"The answer has always been no, whether I was the reporter or the editor,” Doolittle said, noting that she spent 10 years as an editor.
Doolittle, who became director of media outreach for UT in November, was a reporter when I worked at the Statesman.
Gary Susswein, director of media relations at UT, went through de Vise’s article "with a heavy red pen,” according to the Texas Observer. He, too, worked at the Statesman, serving for some time as metro editor. (He's on vacation this week.)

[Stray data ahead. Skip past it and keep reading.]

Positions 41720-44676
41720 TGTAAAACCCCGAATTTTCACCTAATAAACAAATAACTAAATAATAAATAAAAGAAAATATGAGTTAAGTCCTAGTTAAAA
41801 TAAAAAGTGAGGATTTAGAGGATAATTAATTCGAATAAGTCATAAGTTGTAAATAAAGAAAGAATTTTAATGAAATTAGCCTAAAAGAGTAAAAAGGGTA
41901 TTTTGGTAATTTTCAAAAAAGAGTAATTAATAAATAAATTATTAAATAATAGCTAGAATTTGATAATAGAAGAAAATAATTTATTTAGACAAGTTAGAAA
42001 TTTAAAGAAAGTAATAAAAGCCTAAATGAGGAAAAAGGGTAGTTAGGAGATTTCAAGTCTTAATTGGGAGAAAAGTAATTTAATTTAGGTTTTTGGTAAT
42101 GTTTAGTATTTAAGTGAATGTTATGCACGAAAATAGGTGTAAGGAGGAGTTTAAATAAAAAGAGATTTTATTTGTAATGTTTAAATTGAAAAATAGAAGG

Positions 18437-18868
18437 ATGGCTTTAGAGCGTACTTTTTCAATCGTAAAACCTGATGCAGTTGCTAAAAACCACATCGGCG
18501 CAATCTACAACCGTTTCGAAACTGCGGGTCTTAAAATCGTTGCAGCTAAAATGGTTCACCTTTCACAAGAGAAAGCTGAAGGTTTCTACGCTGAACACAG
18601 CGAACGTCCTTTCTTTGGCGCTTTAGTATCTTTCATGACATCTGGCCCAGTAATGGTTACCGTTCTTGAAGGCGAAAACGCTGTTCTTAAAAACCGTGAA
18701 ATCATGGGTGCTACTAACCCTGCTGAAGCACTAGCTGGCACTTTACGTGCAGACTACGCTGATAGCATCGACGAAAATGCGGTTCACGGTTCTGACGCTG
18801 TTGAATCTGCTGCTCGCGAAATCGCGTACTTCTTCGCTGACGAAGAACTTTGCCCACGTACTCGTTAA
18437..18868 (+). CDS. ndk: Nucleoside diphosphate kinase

Doolittle said Post reporter Daniel de Vise told UT media representatives that sharing his story drafts was part of his normal process, and his editors knew about it. The Post has since tightened its policy on allowing sources to review stories, saying editors will grant permission to do so "extremely rarely."
Aside from saying de Vise’s offer was unusual, Doolittle declined to comment on another reporter’s methods. Given the opportunity to review a story again, she’d take it. “I’m not a reporter anymore.”
Related: Washington Post reporter sent drafts to sources (Texas Observer) | What are the arguments for, against sending stories to sources before publication? (Poynter)